Whether you’re an entry-level employee or a CEO, you probably need to understand the internet and mobile technology to succeed. Next on that list, says Mark Cuban: artificial intelligence.
On a recent episode of “The Colin Cowherd Podcast,” hosted by Fox Sports anchor Colin Cowherd, the billionaire – whose first venture was a computer consulting service – said artificial intelligence is already beginning to take over the business world. Soon, it’ll become as essential to businesses as personal laptops and smartphones, he said.
“There’s two types of companies: those who are great at AI and everybody else,” Cuban said. “And you don’t necessarily have to be great at AI to start a company, but at some point, you’re going to have to understand it. It’s just like the early days of PCs. You didn’t have to be good at PCs, but it helped. Then networks, then the internet, then mobile.”
Cuban’s comments echoed a talk he gave at the 2017 SXSW Conference in Austin, Texas, when he asserted that the world’s first trillionaire would be an AI entrepreneur. He’s also committed millions of dollars to the Mark Cuban Foundation’s Intro to AI Bootcamps program, which he founded in 2019 to teach young people about AI for free.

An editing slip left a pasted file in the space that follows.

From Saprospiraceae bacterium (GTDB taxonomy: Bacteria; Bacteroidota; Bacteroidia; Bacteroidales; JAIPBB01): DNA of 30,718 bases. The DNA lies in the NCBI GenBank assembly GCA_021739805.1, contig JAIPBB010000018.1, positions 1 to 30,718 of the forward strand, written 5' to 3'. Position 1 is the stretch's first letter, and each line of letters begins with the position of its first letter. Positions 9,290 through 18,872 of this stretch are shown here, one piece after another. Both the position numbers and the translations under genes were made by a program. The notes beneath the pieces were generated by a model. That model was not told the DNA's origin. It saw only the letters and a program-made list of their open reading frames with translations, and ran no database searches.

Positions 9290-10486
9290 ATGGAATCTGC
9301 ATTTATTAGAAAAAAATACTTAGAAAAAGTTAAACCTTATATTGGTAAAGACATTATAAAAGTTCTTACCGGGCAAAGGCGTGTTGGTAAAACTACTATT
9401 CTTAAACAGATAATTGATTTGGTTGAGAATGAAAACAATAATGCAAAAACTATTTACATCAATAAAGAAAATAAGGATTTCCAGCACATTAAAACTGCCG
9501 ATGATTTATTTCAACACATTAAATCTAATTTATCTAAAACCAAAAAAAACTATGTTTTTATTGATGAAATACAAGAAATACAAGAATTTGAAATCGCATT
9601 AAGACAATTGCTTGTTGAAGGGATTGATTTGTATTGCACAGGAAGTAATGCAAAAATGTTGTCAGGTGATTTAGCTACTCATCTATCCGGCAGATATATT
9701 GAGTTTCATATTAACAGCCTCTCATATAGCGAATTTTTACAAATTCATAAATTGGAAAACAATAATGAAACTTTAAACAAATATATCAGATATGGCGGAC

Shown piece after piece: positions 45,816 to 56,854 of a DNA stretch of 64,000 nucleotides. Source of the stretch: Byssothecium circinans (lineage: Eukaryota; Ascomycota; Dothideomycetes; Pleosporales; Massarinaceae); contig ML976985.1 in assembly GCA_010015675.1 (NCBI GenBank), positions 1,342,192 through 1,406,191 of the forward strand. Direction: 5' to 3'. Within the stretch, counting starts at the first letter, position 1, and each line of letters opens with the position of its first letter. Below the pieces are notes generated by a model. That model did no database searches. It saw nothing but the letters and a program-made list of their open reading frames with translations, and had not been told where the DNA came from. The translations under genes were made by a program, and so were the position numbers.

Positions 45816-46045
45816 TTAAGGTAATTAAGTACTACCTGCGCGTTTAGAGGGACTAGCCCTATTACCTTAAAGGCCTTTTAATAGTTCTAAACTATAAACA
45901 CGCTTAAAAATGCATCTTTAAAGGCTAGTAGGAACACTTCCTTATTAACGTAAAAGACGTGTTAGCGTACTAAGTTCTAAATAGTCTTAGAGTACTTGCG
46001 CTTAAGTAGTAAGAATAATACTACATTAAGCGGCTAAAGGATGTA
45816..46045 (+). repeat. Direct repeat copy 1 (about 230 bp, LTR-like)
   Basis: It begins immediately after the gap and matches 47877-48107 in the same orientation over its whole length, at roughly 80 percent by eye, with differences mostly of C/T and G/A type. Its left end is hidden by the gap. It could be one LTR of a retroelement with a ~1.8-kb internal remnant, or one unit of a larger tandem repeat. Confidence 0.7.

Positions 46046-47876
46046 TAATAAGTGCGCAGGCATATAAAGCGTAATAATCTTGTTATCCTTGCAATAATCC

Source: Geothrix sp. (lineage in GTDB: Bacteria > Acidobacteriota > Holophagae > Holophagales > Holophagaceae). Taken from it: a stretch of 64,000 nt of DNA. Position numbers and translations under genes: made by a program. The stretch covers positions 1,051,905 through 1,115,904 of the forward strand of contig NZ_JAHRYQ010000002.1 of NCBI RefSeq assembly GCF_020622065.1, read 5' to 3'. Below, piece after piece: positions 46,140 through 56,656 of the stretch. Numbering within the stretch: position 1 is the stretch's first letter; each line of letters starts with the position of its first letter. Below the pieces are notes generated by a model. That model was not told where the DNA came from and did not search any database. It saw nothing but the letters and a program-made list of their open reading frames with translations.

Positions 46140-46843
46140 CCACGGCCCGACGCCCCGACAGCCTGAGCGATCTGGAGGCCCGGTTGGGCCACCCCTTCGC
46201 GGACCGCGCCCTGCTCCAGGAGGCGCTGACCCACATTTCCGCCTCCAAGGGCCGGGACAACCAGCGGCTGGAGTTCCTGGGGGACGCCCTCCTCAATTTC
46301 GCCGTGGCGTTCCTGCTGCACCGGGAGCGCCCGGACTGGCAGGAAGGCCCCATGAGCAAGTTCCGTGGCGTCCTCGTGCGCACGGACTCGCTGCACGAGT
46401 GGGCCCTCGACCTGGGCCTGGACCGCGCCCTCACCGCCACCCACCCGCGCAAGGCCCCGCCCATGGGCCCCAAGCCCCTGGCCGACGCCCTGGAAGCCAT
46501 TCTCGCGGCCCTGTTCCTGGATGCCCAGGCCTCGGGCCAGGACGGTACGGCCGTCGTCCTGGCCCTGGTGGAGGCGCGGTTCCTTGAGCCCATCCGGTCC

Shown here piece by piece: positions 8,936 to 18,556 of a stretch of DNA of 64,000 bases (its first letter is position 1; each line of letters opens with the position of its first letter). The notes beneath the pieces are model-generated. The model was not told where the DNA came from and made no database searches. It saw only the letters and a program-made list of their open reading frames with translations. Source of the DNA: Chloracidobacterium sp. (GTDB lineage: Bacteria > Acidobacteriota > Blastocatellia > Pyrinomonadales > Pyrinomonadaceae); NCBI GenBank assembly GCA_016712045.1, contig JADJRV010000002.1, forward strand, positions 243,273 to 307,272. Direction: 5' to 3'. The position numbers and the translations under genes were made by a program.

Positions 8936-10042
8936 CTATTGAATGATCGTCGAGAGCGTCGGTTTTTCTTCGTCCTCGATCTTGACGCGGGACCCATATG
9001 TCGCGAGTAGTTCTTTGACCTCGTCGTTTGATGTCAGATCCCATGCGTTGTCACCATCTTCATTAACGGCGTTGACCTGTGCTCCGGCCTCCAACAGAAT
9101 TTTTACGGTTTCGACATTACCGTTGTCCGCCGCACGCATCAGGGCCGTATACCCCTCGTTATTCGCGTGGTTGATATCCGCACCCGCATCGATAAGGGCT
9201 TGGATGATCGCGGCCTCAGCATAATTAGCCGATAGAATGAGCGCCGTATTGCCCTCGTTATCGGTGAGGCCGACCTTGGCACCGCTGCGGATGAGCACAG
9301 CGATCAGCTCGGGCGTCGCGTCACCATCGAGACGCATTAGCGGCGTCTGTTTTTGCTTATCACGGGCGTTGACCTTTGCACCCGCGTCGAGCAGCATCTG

The bootcamps program aims to increase AI literacy among underserved high school students, at least partially in the name of maintaining global competitiveness. Last year, Cuban noted on Twitter that five of the world’s largest companies – Alphabet, Apple, Amazon, Facebook and Microsoft – all similarly prioritized AI.
“The companies that have harnessed AI the best are the companies dominating,” Cuban wrote. “It’s the foundation of how I invest in stocks these days.”
If you want to see an effective AI in action, Cuban said on the podcast, look no further than TikTok. The platform’s mastery of artificial intelligence is why so many users – including Cuban and his children – are hooked, he noted.
“The brilliance of TikTok – it’s all artificial intelligence,” Cuban said. “[It] uses AI to present the things you’re interested in.”
Cuban, who also owns the NBA’s Dallas Mavericks, said TikTok-like platforms even have the capacity to save industries by tailoring content to individual users’ interests and attention spans.
“If my son and I like Luka Doncic’s dunks, NBA stuff and dogs, [we’re] going to get a stream of that,” Cuban said. “That’s the future of sports media, because we’re not going to get our 16-year-old or 12-year-old or 15-year-old to sit for a full game.”
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